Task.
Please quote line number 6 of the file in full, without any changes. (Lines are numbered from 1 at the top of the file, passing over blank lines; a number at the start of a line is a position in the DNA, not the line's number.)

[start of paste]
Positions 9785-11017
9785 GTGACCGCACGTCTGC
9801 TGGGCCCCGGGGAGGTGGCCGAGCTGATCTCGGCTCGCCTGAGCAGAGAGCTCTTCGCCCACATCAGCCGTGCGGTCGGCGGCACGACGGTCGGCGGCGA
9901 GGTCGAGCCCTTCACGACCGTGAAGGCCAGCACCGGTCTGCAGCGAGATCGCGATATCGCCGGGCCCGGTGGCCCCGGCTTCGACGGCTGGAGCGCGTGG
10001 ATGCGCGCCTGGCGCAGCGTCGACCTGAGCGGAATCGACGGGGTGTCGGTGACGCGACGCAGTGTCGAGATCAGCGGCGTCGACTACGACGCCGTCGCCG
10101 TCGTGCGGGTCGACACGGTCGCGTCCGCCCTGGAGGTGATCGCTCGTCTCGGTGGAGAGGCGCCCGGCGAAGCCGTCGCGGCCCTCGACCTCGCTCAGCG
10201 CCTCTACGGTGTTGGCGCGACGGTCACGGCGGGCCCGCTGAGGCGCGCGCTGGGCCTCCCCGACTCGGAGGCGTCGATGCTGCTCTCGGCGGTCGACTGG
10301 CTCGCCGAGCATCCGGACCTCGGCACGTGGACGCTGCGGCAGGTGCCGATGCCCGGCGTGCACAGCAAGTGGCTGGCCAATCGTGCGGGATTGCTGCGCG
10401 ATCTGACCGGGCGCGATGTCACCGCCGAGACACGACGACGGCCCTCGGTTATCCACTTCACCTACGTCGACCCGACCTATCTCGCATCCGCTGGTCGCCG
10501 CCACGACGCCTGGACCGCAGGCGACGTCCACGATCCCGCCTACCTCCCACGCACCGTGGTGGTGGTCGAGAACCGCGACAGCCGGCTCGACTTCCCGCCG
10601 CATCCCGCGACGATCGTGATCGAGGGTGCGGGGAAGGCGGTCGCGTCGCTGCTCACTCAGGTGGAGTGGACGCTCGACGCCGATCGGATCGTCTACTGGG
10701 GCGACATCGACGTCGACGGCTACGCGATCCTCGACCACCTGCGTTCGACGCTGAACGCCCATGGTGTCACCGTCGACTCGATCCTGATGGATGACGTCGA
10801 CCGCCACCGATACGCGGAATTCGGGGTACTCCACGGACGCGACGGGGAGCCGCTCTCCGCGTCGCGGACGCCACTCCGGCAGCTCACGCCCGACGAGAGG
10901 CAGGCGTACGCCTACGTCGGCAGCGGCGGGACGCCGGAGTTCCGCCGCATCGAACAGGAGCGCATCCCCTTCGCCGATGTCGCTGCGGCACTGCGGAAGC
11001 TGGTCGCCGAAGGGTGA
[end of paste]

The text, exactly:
10101 TCGTGCGGGTCGACACGGTCGCGTCCGCCCTGGAGGTGATCGCTCGTCTCGGTGGAGAGGCGCCCGGCGAAGCCGTCGCGGCCCTCGACCTCGCTCAGCG